Subject of the book is the cultural-historical significance of the lekanis produced in Athens in the 5th and 4th century BC, reaching its zenith in the first half of the 4th century BC. Investigated are function, shape development, workshops, iconography, and the dissemination of this vessel shape, which served as a cosmetics container as well as tableware and was exported to the entire Mediterranean and Black Sea region.
The subject of the investigation presented here is the vase shape conventionally known as lekanis. The cultural-historical significance of this vase in the 5th and 4th century BC is analyzed under the following aspects: function, shape development, workshops, iconography, and dissemination. The shape of this vessel remained largely unchanged, and it served as a container for cosmetics as well as tableware. The importance of the lekanis in the ceramics production of individual Athenian workshops is examined. Single vessels also appear in the repertoire of important vase painters. It is not until the second quarter of the 4th century BC that a specialization in this vase shape by a painter or, respectively, a group of painters can be verified; simultaneously, it becomes a «bulk commodity» produced in larger workshops, which standardize the format, the ornamentation, and the depictions. After the middle of the 4th century BC, with a declining production, individual painters, probably working in smaller workshops, can once again be identified. Until the end of the 5th century BC, the iconography – sometimes with unique themes – is diverse. Then, a concentration on a few pictorial themes sets in: images from the female domain, depictions of women, erotes, youths, griffins, and oriental heads. The development indicates that the lekanis was preferably used in the «women’s quarters» or, respectively, as a container for cosmetics. Since with the increased production of lekanides the manufacture of pyxides declined, the lekanis probably replaced the pyxis. The lekanis was not, however, a wedding vessel per se, as is frequently claimed in the literature. The distribution of the lekanis in the Mediterranean and Black Sea region is discussed in detail in the last chapter. In the export regions, lekanides were popular not only with the Greeks but with the locals as well, who considered them also as prestige objects, as finds from graves of the nobility and the indigenous upper class attest. The reason for the wide dissemination of the lekanis could be its multi-functionality. Only in South Italy, a specific choice of pictorial themes – with a preference for unusual myths – can be observed. In Sicily, North Africa, Cyprus, and the Near East, the iconography apparently did not play much of a role, since mainly black-glazed lekanides were exported to these regions. By recording more than 1000 lekanides and investigating the development of the vessel shape, its iconography, and its export, reliable results offering a long-term basis for future research were obtained. Most of the material originates in the 4th century BC, a period that in the last few years has once again received more attention in the research of ceramics.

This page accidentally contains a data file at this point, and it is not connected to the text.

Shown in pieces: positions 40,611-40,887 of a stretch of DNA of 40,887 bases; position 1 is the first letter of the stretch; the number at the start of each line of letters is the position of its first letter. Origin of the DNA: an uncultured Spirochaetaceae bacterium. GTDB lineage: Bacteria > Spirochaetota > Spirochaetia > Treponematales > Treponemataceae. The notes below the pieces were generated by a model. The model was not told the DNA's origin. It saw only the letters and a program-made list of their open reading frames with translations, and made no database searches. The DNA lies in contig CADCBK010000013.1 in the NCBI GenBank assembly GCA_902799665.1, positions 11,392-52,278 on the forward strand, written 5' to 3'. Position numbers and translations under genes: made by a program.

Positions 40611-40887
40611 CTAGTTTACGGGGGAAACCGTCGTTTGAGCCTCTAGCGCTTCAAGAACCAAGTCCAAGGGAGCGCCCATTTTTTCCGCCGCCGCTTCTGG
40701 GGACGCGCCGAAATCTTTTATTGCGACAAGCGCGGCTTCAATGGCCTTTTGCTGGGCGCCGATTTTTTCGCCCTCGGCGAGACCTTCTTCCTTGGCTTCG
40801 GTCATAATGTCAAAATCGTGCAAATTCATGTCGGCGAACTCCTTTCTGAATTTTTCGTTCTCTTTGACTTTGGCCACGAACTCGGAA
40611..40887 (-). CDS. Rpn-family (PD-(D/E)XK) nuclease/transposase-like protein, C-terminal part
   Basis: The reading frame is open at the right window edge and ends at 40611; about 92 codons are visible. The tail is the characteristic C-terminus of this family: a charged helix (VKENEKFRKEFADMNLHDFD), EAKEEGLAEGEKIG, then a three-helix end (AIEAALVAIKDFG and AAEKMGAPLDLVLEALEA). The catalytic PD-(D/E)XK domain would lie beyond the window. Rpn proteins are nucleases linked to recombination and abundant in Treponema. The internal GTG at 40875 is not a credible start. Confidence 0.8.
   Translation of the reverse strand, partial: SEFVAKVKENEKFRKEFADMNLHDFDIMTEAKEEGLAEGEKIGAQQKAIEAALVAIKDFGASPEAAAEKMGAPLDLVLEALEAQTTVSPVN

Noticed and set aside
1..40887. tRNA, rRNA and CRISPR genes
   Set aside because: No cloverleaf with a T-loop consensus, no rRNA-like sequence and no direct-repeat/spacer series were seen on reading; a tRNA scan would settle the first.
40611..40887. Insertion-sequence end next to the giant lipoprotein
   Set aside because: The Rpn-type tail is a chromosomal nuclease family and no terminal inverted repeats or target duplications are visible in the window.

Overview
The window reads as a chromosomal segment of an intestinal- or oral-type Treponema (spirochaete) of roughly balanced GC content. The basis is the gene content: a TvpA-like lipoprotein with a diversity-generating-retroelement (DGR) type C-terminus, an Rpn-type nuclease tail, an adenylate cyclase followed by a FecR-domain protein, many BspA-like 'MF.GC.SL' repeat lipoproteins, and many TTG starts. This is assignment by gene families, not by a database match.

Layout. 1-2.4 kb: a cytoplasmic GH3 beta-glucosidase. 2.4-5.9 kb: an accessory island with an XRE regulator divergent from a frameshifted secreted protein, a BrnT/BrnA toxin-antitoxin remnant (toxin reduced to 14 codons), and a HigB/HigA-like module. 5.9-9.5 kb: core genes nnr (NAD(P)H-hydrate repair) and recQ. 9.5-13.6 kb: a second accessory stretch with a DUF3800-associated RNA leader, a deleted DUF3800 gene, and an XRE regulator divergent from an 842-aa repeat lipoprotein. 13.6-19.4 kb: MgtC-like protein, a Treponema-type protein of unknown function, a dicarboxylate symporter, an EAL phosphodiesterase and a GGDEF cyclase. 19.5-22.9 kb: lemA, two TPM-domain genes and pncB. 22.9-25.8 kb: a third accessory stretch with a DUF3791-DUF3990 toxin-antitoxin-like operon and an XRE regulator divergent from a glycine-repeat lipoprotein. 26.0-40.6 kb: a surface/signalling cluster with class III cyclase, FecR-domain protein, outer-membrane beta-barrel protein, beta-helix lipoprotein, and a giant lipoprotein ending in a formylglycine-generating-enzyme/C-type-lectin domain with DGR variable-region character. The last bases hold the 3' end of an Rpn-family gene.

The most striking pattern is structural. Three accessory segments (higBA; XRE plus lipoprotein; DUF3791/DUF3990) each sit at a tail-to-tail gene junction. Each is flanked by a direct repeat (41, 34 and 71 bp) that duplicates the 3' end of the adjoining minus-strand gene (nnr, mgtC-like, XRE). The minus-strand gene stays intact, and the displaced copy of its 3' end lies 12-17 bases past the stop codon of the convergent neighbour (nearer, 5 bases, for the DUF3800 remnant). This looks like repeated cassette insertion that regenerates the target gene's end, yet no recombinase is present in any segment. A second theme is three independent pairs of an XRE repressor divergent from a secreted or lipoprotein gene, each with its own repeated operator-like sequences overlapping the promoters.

Born 1956 in Wiesbaden. 1975: matura at the Humanistische Kurfürst-Friedrich-Gymnasium in Heidelberg; 1975-1976: studies in Economics, followed by studies in Classical Archaeology, Ancient History and, at first, Art History, then, since summer semester 1980: Prehistory and Protohistory at the Ruprecht-Karls-University in Heidelberg. 1989: relocation to Athens/Greece. 1995: final university degree with a doctorate in Classical Archaeology. Since then: free-lance work editing and lay-out of scientific books as well as translations. Research focus: Greek ceramics.